UK armed forces continued to fly embassy staff and dual citizens from Kabul’s international airport on Tuesday, days after the city fell to advancing Taliban fighters.
Speaking to the BBC’s Today radio programme, Mr Raab said the government planned to resettle refugees in the UK through the normal asylum process, as well as “bespoke” initiatives that would be established owing to the crisis.
He would not be drawn on the exact number of migrants expected to enter the UK in the coming weeks and months.
Canada has pledged to take in 20,000 Afghan refugees, while the US is expected to accept 30,000.
After the start of the civil war in Syria and the rise of ISIS, Britain took in about 20,000 vulnerable Iraqis and Syrians fleeing conflict.
Reports suggest the latest concept could be similar, with women with children, people with serious medical conditions and survivors of torture prioritised.
“We’ve always been a big-hearted nation,” Mr Raab said. “We’ve got a model for that, previously used in Syria. So we’re not new to this, but let us work the details through properly and then set it out.”
The priority for now was to secure evacuation for as many British and dual citizens as possible, he said.
At least 150 people made it back to the UK on Sunday and 289 Afghans who served with UK authorities have been flown back on rescue missions in recent days.
Britain would continue to send aid to Afghanistan to “alleviate humanitarian suffering”, but efforts were being made to ensure it did not fall into the Taliban’s hands, Mr Raab said.
“I expect that we will increase our aid budget for development and humanitarian purposes, probably by 10 per cent is what I had in mind," he said.
Mr Raab said the government would engage with the Taliban leadership but would hold it to commitments made in the Doha agreement, under which the militants pledged to prevent Al Qaeda from operating in areas under its control.
Sanctions imposed in conjunction with partners at the UN could be used as “levers” that would hold the Taliban to account if they breached human rights, he said.
“I think it is always important, at least through direct or indirect means, to be able to engage," he said.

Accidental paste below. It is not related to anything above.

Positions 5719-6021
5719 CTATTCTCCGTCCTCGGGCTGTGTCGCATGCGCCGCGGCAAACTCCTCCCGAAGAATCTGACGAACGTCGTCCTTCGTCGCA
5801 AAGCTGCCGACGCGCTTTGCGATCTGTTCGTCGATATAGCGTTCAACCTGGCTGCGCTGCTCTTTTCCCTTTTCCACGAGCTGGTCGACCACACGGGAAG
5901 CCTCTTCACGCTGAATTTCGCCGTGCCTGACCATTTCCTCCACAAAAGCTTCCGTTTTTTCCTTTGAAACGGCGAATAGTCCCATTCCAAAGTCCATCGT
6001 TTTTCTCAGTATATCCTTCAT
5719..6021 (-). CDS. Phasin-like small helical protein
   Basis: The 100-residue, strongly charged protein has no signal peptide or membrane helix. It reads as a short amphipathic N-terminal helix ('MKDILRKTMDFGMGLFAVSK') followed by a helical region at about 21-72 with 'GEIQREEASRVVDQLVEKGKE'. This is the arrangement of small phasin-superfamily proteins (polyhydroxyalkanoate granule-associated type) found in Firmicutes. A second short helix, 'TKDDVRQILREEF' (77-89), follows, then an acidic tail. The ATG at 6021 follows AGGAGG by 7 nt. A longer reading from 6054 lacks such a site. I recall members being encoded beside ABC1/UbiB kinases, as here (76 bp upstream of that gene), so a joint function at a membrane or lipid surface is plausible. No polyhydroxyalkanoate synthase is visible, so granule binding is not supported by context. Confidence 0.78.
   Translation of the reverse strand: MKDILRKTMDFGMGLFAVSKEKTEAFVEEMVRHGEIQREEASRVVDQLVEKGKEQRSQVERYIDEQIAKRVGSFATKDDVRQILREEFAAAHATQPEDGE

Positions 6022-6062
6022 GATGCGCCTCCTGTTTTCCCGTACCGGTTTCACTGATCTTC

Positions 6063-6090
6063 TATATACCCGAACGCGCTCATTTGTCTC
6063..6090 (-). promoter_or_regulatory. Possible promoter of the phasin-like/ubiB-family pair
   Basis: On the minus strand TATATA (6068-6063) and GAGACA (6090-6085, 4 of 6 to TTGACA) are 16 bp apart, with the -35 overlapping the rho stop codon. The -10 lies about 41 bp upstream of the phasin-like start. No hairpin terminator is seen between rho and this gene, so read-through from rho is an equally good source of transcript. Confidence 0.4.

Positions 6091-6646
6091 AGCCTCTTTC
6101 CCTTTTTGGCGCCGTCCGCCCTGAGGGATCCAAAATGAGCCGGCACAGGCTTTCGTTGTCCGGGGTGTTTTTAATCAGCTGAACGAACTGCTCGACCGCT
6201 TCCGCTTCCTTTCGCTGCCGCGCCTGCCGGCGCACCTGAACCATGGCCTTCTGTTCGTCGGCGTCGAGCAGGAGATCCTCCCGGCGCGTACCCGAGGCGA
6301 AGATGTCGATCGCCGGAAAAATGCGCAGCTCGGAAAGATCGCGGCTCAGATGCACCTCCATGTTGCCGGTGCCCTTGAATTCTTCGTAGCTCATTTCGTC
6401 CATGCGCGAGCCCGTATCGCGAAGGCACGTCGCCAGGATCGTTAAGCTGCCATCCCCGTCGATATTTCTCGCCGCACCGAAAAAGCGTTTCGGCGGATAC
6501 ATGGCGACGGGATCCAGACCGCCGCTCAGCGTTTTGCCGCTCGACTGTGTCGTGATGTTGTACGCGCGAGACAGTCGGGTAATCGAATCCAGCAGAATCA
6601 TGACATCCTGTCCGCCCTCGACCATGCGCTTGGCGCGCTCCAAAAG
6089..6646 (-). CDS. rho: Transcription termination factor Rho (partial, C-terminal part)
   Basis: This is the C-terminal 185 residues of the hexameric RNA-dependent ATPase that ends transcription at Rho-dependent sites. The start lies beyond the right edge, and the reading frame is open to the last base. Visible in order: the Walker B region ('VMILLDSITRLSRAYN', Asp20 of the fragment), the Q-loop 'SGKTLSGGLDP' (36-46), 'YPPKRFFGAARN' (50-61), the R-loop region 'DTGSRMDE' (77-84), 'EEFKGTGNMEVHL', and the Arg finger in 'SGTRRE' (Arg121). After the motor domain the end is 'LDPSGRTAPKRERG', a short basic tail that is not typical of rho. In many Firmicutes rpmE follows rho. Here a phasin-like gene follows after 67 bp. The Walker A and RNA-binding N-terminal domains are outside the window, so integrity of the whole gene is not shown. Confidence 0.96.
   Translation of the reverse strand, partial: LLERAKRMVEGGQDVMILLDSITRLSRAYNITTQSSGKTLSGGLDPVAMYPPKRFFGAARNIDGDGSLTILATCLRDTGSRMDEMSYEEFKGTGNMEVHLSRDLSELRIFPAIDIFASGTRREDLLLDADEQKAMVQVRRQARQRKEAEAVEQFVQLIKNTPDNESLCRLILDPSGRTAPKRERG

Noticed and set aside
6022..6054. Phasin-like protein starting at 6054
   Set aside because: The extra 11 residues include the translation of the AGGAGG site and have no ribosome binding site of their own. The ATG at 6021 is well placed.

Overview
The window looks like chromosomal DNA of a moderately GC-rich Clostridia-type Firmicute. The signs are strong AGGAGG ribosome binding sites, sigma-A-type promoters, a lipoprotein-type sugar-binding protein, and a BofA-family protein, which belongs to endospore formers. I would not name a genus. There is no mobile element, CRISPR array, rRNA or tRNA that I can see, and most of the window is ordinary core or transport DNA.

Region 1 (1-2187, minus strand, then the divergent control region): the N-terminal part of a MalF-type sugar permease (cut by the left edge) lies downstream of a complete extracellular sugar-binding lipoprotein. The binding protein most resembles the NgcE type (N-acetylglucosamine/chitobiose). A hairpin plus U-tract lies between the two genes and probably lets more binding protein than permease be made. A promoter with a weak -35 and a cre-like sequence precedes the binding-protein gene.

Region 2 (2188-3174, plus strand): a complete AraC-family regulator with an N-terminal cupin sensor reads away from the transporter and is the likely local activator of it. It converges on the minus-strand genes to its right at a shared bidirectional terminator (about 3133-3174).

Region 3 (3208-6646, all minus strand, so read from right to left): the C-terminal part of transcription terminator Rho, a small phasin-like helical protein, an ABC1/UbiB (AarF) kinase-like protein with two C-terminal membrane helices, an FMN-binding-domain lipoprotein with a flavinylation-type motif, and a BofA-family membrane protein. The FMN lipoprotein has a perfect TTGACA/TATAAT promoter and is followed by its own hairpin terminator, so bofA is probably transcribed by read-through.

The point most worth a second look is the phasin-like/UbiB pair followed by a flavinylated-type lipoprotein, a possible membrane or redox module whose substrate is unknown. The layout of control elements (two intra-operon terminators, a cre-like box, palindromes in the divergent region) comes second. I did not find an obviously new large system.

"But we will hold the Taliban to the commitments they made in the Doha agreement, commitments never to use their territory, Afghanistan, as a base for terrorism. To have a more inclusive regime going forward.
“They made a range of commitments. Frankly, I can’t tell you that I trust them to follow through on them.”
On Tuesday, a Royal Navy commander overseeing rescue efforts in Kabul said the evacuation was "operating at full pace".
Vice Admiral Sir Ben Key said British forces were working to move between 6,000 and 7,000 people out of Afghanistan.
The security situation was now "much calmer", but he said the evolving political climate meant military teams "can't afford to pause and wait".
"I'm very confident that we now have a stable airfield in which we can get on with the business, alongside all of our allies and partners, that we need to do," he said.
"We will go for as long as it takes us to either meet the demand or when the security situation means that we're no longer operating with consent."
On Monday, Defence Secretary Ben Wallace said the government was processing Afghan asylum claims "as fast as we can" and suggested rules around passports could be relaxed to speed up the process.
The Home Office has said the UK has already admitted more than 3,300 Afghan interpreters, staff and their families for resettlement.
Labour shadow foreign secretary Stephen Kinnock accused Prime Minister Boris Johnson of a “dereliction of duty” and said Britain had a moral obligation to help those in need.
Conservative MP Damian Green said on Twitter that Britain should take in any refugee who could make a case for asylum.
The UK Parliament will be recalled on Wednesday to debate the crisis.
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